To recap 2021, NewsForKids.net is taking a look back at some of the most interesting stories we’ve covered this year.
Today we’re looking at some amazing stories from the world of animals.
Scientists in Hungary have learned that though most dogs have trouble learning new words, some talented dogs can learn new words without really being taught. They just have to hear the word four times.
Scientists have discovered a tiny chameleon from Madagascar that may be the world’s smallest reptile. The chameleon is small enough to easily sit on a fingertip. Only two have ever been spotted – one male and one female.
Scientists have created a healthy clone of a black-footed ferret by using DNA from a ferret that died over 30 years ago. They hope the cloned animal will improve the chances of survival for these endangered ferrets.
The world’s oldest known wild bird is a 70-year-old albatross named Wisdom, who is still surprising scientists. Since last fall, she and her mate have been sitting on an egg. Last month, their chick hatched.
Something unusual is happening in the eastern United States: insects that have been underground for 17 years are coming out in great numbers, mating, and making lots of noise. In a few weeks, they’ll disappear for another 17 years.
Recently, scientists have found examples of two kinds of animals that were thought to be extinct. One is a kind of tortoise last seen in 1906, the other is a river otter that scientists thought no longer existed in Argentina.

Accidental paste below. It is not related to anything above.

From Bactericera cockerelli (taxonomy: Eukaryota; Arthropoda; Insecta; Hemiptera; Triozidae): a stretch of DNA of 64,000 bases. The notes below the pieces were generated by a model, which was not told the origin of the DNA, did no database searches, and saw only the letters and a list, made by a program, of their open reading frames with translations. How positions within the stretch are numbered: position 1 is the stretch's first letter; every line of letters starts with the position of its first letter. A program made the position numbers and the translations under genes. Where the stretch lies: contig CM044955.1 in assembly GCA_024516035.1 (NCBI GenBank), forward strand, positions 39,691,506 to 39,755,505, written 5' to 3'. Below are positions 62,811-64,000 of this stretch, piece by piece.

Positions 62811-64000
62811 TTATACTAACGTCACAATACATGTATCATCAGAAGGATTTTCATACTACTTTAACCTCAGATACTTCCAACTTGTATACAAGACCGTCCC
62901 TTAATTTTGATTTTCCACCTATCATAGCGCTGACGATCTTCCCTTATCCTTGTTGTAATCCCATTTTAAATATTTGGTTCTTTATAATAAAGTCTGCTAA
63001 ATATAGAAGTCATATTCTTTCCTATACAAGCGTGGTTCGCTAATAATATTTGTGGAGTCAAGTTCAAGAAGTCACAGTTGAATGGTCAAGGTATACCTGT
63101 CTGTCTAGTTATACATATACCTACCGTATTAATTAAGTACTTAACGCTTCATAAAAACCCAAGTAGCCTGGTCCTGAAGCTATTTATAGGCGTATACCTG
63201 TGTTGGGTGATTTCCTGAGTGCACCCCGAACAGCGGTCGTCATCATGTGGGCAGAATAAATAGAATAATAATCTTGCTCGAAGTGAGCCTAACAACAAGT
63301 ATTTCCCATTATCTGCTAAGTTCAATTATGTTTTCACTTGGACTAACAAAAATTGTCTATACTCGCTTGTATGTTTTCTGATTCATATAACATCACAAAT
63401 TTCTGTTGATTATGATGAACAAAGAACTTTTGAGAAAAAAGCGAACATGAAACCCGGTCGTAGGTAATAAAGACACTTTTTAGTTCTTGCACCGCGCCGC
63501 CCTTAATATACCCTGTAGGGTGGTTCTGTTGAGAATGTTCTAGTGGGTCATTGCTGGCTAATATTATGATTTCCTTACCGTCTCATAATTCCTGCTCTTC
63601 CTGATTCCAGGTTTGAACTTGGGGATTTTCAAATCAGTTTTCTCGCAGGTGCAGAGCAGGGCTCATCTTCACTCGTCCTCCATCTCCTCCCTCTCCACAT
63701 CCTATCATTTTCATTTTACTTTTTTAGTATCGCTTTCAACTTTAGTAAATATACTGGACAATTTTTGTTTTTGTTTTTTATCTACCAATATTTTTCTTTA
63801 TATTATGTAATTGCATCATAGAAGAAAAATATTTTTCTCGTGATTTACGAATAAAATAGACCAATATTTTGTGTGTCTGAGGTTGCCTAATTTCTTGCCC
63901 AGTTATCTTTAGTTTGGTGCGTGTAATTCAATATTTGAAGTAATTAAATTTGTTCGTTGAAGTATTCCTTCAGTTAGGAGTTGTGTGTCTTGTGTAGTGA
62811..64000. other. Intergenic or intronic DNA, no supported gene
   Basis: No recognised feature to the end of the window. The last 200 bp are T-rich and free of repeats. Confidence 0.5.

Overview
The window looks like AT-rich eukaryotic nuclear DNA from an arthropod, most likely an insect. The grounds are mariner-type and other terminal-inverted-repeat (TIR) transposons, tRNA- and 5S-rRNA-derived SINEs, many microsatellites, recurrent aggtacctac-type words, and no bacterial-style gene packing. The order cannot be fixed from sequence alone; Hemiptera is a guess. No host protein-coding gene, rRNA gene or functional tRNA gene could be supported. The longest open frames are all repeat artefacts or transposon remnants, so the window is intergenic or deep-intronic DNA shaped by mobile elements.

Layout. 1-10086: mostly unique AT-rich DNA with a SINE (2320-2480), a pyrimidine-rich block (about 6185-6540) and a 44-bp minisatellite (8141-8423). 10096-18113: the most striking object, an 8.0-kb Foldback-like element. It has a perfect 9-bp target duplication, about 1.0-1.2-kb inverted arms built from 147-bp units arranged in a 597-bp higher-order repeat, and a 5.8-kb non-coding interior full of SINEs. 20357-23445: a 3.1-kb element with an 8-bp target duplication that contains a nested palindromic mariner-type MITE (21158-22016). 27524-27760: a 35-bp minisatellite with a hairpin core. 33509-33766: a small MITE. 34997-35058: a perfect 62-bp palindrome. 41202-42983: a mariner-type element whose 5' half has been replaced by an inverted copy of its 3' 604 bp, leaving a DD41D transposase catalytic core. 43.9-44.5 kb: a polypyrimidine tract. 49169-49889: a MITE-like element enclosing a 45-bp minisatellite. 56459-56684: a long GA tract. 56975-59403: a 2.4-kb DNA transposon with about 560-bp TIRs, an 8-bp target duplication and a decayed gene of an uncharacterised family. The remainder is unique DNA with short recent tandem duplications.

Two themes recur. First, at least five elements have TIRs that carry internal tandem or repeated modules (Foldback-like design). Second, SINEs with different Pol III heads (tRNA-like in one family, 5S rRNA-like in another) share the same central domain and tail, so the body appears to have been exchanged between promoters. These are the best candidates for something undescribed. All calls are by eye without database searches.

Today NFK looks at three recent stories about whales. Endangered Atlantic right whales are shrinking in size; an endangered Pacific gray whale makes a record-setting trip; and scientists use bomb detectors to find an unknown group of pygmy blue whales.
A group of scientists at Georgia Tech University recently studied the ways that elephants use sucking power when eating. Along the way, the scientists learned a number of other surprising things elephants can do with their trunks.
People representing over 100 countries met in Kunming, China last week to discuss how to protect all the different kinds of living things on our planet – Earth’s “biodiversity”. Many scientists say biodiversity loss is as big a problem as the climate crisis.
Last Saturday, 30 white rhinos were loaded into an airplane in South Africa and flown to their new home in Rwanda. The organizers of the move hope the rhinos will be able to settle in the new area, and that their numbers will grow.